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As Prices Rise, Social Security may Rise 10.5% in 2023

As prices rise, Social Security may rise 10.5% in 2023

As prices rise, Social Security may rise 10.5% in 2023

This year’s cost-of-living increase for Social Security recipients could be one of the greatest since 1981, but some economists caution individuals not to get too happy yet. Consumer Price Index for Urban Wage Earners and Clerical Workers (CPI-W) is the basis for the annual cost-of-living adjustment (COLA) for social security benefits.

During the month of June, CPI-W jumped 9.8 percent from a year earlier, the highest increase since October 1981 and exceeding the broader headline growth of 9.1 percent. A COLA of 10.5% could be expected next year, up from a 5.9% rate last year, says Senior Citizens League policy analyst Mary Johnson. According to her, the average retiree’s $1,668 monthly payment would rise by $175.10 with a 10.5% COLA.

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The 5.9 percent boost that retirees received this year is already considerably over the 40-year high inflation rate, so any COLA increase would be good. However, Johnson cautions that retirees may not receive the full increase and may wind up with less.

FALLING BEHIND: Despite a large COLA increase, Social Security recipients have lost purchasing power this year.

Medicare Part B premium hikes aren’t factored into CPI-W. Thus, COLA doesn’t include them either. In other words, while COLA grew by 5.9%, the greatest rise since 1982, Part B increased by a whopping 14.5 percent, among the largest increases in the program’s history. As of 2022, “benefit recipients are still stinging from the automatic deduction of the Part B premium from their Social Security checks,” Johnson stated.

As prices rise, Social Security may rise 10.5% in 2023

Higher Earnings May Necessitate a Rise in Taxes

Social Security benefits may seem nice if you have provisional income exceeding $25,000 or $32,000 for a married couple, but remember that those earnings may be taxable. The IRS determines provisional income by combining the recipient’s adjusted yearly gross income, tax-exempt income, and 50% of all Social Security benefits.

“As time goes on, more and more seniors are affected by this tax,” Johnson added. In other words, “High COLAs will expedite this.” In a report from 2022, the Social Security Administration in the United States predicted that 40% of all pensioners in the country pay taxes on their benefits. Retirees who haven’t paid taxes on their benefits in the past may be forced to do so in 2022 because of the 5.9 percent hike and even more if the COLA experiences another significant jump in 2023.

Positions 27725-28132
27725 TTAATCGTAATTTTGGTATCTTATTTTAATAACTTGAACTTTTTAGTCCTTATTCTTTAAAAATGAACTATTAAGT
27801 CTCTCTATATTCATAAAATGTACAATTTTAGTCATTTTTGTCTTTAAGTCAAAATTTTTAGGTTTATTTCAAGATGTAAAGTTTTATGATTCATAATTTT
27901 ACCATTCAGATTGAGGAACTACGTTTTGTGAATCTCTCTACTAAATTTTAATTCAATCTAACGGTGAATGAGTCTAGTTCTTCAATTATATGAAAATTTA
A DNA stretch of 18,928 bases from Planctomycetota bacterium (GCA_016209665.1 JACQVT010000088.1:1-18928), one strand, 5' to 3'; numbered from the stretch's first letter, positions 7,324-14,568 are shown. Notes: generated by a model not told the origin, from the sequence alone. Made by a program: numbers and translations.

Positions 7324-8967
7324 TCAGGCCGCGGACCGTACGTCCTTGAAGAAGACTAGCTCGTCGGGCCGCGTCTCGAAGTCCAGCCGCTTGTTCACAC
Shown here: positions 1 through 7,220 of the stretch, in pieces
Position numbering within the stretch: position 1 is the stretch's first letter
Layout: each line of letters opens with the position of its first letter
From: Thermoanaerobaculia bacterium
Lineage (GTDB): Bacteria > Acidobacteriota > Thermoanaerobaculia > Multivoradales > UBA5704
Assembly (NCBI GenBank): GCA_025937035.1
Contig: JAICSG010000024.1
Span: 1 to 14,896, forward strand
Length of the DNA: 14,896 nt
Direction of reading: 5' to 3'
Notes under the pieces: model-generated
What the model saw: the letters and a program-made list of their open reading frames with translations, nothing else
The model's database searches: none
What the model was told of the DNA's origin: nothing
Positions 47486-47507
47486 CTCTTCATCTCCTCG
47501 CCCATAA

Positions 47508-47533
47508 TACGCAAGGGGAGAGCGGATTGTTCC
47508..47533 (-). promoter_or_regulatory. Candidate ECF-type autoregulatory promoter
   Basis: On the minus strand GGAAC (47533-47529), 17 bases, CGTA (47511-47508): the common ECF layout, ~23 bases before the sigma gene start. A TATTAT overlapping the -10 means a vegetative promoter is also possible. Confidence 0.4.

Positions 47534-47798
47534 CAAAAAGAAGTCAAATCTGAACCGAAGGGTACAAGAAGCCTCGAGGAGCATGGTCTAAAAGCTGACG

This once-in-a-lifetime COLA hike could lead to permanent higher taxes for many seniors because income limits are not modified like conventional tax levels, she added. Because of the expected high rise in 2023, we strongly recommend that Social Security claimants consider having money withheld from their payments if they think that they will be affected.”

My Social Security account” can be set up online by those who are beneficiaries.

Increased Earnings May Result in Reduced Government Assistance

People may be excluded from receiving some benefits because their salaries are boosted by higher social security payouts. Adjusted benefits for low-income Medicare recipients include health and prescription medication coverage. The higher your income, the more likely you will be pushed into a higher Medicare Part B and Part D price band.

In the long run, an increase in Social Security benefits might have a negative impact on your overall financial well-being, according to Johnson.

People may be excluded from receiving some benefits because their salaries are boosted by higher social security payouts. Adjusted benefits for low-income Medicare recipients include health and prescription medication coverage. The higher your income, the more likely you will be pushed into a higher Medicare Part B and Part D price band.

In the long run, an increase in Social Security benefits might have a negative impact on your overall financial well-being, according to Johnson.

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